A: An affordable fenced dwelling should be within the region of anything from about 3.5 million upwards depending on the size of your family. If you are talking of a family that wants to stay in 2 bedroom, maybe anything from about 3.5 upwards but people stay in studios and you can get that for much less.

Q: What are the property types that you would usually advice or that you would usually develop? At what price points do those properties come at?

A: Something we are working on right now is a two bedroom upgradable to a three bedroom and it comes in at about to build, not the cost of land and all because if you add in the cost of land it will be about 4.5 million.

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Q: And that’s where exactly?

A: That’s in any of our projects; Mowe, Ofada, Igbesa (Agbara area).

Q: We have discussed on the issue of off-take and some other developers that are not really into the market because of credibility. Would you say that there is still like off-takers market in Lagos based on a lot of scepticism that even off-takers have right now in projects that have not been delivered on time. Would you say that is still available in the Lagos market?

A: it’s forever available and will forever be available. There will be challenges but as much as you can prove to them that you have all your i’s dotted and all your t’s crossed, you will get them as long as you have the right products for them. They are available but the challenge is getting the right product for them.

Q: How many units or housing have you put in the market in the last three years?

A: Like I said earlier, we are just about reconstruction now. Site and service is more or less what we do.

Q: So what are your usual sources of finance?

A: Self finance.

Q:  (Surprised) Totally equity?

A: (Chuckles) Totally! It’s been absolutely, totally equity otherwise you won’t have met me here.

Q: What are your challenges? Have you ever had a situation where you approached the financial institutions for some level of assistance and what were the challenges since now you’re doing more of solely servicing?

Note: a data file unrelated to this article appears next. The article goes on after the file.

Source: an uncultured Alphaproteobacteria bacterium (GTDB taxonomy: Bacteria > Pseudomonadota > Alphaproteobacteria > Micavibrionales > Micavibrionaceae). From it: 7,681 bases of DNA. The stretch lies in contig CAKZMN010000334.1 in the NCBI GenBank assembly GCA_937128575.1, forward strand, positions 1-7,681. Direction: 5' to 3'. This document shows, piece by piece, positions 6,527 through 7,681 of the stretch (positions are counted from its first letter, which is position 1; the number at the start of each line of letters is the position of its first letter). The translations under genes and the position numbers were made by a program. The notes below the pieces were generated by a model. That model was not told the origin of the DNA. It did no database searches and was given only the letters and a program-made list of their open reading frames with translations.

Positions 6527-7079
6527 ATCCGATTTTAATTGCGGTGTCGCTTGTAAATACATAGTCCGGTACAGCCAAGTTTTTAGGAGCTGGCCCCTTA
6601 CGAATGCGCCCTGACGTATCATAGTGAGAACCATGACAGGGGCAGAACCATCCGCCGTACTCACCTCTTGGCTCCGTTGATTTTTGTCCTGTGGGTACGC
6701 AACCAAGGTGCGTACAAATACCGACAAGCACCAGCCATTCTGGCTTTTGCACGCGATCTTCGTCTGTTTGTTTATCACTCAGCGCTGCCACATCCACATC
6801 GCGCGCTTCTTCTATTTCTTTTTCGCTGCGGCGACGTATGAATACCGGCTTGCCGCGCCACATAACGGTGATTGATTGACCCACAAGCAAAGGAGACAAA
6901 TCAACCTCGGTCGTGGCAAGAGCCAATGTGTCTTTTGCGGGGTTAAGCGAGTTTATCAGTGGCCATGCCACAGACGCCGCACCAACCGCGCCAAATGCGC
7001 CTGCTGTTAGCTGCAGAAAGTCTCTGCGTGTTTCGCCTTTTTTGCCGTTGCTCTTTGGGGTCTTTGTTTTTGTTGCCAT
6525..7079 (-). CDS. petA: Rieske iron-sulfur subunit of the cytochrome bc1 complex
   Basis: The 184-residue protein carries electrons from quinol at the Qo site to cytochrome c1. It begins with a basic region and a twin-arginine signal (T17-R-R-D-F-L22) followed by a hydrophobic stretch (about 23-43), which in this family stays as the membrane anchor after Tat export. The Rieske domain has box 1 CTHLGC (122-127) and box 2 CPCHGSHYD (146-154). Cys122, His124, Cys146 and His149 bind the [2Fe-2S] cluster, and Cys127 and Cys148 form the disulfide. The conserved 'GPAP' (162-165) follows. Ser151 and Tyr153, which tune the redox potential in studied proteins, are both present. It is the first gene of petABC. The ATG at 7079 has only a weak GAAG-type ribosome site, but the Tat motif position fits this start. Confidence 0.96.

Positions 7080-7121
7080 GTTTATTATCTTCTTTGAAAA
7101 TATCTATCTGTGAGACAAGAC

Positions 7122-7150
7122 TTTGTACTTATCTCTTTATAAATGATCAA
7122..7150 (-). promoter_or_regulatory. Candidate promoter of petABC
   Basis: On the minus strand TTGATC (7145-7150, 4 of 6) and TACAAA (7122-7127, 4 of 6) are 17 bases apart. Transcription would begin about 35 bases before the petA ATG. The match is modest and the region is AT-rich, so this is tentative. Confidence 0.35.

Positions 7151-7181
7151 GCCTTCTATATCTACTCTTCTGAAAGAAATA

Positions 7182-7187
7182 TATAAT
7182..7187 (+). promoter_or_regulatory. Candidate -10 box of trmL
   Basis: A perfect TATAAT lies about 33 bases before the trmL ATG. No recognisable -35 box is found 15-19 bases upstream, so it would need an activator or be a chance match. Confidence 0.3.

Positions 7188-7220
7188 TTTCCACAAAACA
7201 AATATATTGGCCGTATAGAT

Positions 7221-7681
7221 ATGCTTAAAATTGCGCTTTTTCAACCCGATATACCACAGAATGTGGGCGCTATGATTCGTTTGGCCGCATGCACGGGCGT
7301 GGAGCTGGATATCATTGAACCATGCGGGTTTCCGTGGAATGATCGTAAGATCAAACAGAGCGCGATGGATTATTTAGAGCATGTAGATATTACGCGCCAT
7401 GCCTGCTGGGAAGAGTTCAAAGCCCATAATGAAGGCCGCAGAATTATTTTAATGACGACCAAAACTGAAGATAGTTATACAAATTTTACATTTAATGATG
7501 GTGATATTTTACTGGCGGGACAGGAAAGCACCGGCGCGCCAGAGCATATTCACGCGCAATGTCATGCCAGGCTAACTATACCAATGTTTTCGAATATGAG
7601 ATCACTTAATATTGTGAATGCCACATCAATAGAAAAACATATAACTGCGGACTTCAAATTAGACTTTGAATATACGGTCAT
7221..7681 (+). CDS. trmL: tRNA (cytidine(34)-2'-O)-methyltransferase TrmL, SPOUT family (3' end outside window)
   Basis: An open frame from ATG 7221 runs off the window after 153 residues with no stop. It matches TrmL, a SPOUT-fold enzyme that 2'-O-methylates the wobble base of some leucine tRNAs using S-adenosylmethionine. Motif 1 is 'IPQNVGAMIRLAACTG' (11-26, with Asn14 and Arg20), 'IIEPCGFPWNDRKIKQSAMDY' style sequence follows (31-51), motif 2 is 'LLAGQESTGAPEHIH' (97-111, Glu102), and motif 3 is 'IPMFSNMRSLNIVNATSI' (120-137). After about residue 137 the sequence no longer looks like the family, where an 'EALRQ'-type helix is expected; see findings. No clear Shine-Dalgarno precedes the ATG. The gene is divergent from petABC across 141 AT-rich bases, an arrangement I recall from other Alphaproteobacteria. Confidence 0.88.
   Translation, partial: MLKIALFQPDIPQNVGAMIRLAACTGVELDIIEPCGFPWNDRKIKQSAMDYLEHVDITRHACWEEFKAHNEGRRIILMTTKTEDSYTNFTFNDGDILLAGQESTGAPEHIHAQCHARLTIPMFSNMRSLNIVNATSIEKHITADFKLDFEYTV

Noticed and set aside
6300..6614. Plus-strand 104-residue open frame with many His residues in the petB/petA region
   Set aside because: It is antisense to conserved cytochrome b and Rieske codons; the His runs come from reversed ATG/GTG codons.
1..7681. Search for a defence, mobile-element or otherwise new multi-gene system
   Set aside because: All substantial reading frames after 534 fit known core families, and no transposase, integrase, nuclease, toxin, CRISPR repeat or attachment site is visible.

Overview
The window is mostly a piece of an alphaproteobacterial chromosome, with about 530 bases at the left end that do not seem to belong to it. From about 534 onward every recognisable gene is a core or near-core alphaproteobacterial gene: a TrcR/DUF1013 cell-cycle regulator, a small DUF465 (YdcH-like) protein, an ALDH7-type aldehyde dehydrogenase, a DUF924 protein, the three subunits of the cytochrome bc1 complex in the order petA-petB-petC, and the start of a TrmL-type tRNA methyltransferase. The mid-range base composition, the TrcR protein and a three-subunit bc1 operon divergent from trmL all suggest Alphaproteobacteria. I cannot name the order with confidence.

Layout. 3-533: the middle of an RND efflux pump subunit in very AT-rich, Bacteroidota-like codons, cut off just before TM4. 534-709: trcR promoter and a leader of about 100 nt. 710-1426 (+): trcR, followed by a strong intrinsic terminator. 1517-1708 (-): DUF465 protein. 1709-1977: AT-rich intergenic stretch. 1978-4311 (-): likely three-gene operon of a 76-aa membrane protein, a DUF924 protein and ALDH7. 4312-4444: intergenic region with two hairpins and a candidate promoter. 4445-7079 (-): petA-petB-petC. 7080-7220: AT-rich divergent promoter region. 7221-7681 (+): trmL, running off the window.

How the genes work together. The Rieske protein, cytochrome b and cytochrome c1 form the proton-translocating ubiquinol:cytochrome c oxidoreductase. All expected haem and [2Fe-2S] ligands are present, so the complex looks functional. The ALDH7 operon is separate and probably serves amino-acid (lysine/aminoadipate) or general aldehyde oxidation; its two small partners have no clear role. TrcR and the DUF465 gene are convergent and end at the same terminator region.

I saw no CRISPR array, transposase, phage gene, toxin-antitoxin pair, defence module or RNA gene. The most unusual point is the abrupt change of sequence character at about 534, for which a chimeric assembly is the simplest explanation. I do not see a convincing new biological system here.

A: Well, at the initial stage I understand that they can’t fund us because we can’t be the type of risk they will be willing to take. When you want to buy land from traditional land owners, even though customarily their title is recognized but it’s not bankable so they may not be able to fund that transaction or purchase of such land.

You will have to get the land and do all the documentation necessary before you approach the bank. Some times when we are even at the advanced stage of our project, the things being offered, the market cannot take it. Check most of the properties that are affordable and being built around, most of them are usually NHF driven otherwise it can’t be affordable.

I have developer friends who have spent their own working capital to build in an attempt to develop their estate then sell. The challenge has been to get people to buy. The mentality of people is if I have 5 million naira to put down on a property in Mowe, why can’t I put that money down as my contribution to a mortgage to get a property in Ojodu Berger or Ogba or some other suburbs that are still closer than going far even though I will be asking for more credit because I just think it’s better.

You only find people that have reasons to stay in those areas having to buy those properties if they must buy it and not build themselves so the issue we have with the banks is the kind of rates, tenure rates and whatever they offer not being sellable.